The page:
Good Question: Why did I get a COVID exposure notification message?
ROCHESTER, N.Y. (WHEC) — A lot of people over the past couple of days got messages sent to their phones saying push notifications for COVID exposure warnings are available.
Usually, when something random like this pops up you’re told to ignore the message because it might be a scam. This one is not. It’s legit.
The notifications aren’t telling you that you’ve been in close contact with someone with the virus. They are just reminding you there’s another easy way to find out if you have.
It works with COVID Alert New York. The state launched that app in the fall. There was a lot of talkback then, encouraging people to sign up, then it faded from the headlines.
Why are the messages going out now?
NYS Department of Health spokesperson Jonah Bruno told News10NBC’s Brennan Somers:
“Contact tracing remains critical to New York’s nation-leading response to the COVID-19 pandemic, and the COVID AlertNY app and exposure notifications on iPhones are important tools that allow New Yorkers to enhance those statewide contact tracing efforts. Well over a million New Yorkers have downloaded the app to date, and exposure notifications recently launched on iPhones will help us enlist even more people.”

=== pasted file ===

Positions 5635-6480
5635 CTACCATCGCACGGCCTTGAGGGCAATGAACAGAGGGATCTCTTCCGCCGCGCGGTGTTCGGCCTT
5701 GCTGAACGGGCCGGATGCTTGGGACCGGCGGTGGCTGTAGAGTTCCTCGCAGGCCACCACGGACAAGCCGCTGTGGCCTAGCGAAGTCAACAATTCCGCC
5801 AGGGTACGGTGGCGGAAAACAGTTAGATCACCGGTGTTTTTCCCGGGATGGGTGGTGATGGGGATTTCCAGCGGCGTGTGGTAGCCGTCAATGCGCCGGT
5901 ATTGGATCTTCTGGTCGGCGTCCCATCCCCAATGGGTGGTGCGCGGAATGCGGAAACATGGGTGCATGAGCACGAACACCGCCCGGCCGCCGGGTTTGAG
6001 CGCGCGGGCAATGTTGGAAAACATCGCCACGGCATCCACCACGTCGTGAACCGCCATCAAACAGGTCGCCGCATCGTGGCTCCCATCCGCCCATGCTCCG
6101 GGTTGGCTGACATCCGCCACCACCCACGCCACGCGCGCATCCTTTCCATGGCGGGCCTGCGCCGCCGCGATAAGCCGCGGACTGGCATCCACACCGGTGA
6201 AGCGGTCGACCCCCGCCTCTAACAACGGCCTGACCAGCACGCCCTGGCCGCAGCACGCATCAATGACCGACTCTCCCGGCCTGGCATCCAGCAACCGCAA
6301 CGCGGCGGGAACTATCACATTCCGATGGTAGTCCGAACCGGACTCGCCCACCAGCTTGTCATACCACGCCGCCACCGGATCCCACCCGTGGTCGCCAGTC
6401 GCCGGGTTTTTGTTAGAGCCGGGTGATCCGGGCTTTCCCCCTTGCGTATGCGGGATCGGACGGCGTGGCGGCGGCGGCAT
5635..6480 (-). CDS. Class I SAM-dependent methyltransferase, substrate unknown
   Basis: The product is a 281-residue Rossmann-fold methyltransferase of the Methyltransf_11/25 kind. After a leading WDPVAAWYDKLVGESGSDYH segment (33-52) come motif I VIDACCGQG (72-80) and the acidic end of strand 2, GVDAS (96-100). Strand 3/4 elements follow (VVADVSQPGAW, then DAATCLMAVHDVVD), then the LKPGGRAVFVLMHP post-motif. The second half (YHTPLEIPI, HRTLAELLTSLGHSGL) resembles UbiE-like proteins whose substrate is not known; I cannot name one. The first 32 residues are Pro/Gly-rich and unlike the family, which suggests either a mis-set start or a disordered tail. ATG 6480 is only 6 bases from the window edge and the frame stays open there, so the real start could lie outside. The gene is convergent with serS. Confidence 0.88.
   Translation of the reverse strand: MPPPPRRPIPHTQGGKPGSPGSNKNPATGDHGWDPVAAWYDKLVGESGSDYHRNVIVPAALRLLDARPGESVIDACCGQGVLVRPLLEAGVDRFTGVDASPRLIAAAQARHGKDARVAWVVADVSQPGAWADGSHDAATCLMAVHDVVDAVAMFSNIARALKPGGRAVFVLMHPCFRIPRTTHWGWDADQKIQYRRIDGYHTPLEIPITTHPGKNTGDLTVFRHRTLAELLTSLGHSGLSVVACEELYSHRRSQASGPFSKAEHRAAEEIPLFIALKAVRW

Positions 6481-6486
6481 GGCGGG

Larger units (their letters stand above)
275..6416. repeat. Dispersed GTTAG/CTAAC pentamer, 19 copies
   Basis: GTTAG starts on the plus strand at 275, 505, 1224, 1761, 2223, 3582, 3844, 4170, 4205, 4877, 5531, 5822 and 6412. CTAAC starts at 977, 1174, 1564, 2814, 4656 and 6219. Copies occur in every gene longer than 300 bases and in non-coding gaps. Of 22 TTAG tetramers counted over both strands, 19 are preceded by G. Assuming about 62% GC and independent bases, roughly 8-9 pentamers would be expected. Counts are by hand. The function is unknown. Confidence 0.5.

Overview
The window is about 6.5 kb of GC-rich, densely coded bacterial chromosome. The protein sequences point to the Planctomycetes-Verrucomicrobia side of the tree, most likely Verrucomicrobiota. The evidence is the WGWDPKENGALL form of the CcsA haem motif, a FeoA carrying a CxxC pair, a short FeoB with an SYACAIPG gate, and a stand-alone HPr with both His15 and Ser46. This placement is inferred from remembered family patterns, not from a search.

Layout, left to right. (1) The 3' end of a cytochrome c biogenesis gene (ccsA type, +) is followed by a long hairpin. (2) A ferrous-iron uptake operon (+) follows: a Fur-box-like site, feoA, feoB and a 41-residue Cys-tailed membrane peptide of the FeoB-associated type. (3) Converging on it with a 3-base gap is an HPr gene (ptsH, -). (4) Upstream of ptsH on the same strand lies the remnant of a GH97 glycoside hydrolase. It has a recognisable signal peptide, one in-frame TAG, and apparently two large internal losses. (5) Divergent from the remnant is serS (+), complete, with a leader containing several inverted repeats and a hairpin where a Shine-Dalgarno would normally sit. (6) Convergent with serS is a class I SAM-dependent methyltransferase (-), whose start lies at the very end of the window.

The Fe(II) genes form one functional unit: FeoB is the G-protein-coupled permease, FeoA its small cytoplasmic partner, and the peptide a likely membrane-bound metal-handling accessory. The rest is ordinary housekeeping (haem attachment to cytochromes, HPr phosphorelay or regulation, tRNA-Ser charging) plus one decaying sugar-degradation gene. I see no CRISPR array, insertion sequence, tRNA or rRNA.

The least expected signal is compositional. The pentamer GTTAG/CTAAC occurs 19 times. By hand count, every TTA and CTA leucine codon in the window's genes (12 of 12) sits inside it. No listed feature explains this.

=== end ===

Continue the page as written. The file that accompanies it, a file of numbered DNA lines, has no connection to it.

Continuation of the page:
Here’s the other thing if you get this message– you can opt-in for the new notification feature on iPhones without having to actually get the app.
Back in December, Somers found out more than 1,000 people with COVID marked their status in the system to warn others they’ve been around. That was just a small fraction of the NY’s total cases but state officials say every bit helps.
This week, Somers also asked for an updated tally on users to date. We didn’t get an exact figure this time. Instead, we were was just told thousands have marked a COVID positive status in the app triggering exposure notification for thousands of others.
Here’s how it works if you haven’t used it. It runs with what’s called exposure notification system technology. Using Bluetooth– you’ll get an alert if you’ve come within six feet, for at least ten minutes, with someone who’s tested positive.
State officials stress it is anonymous, doesn’t track your location, and they don’t collect any personal information.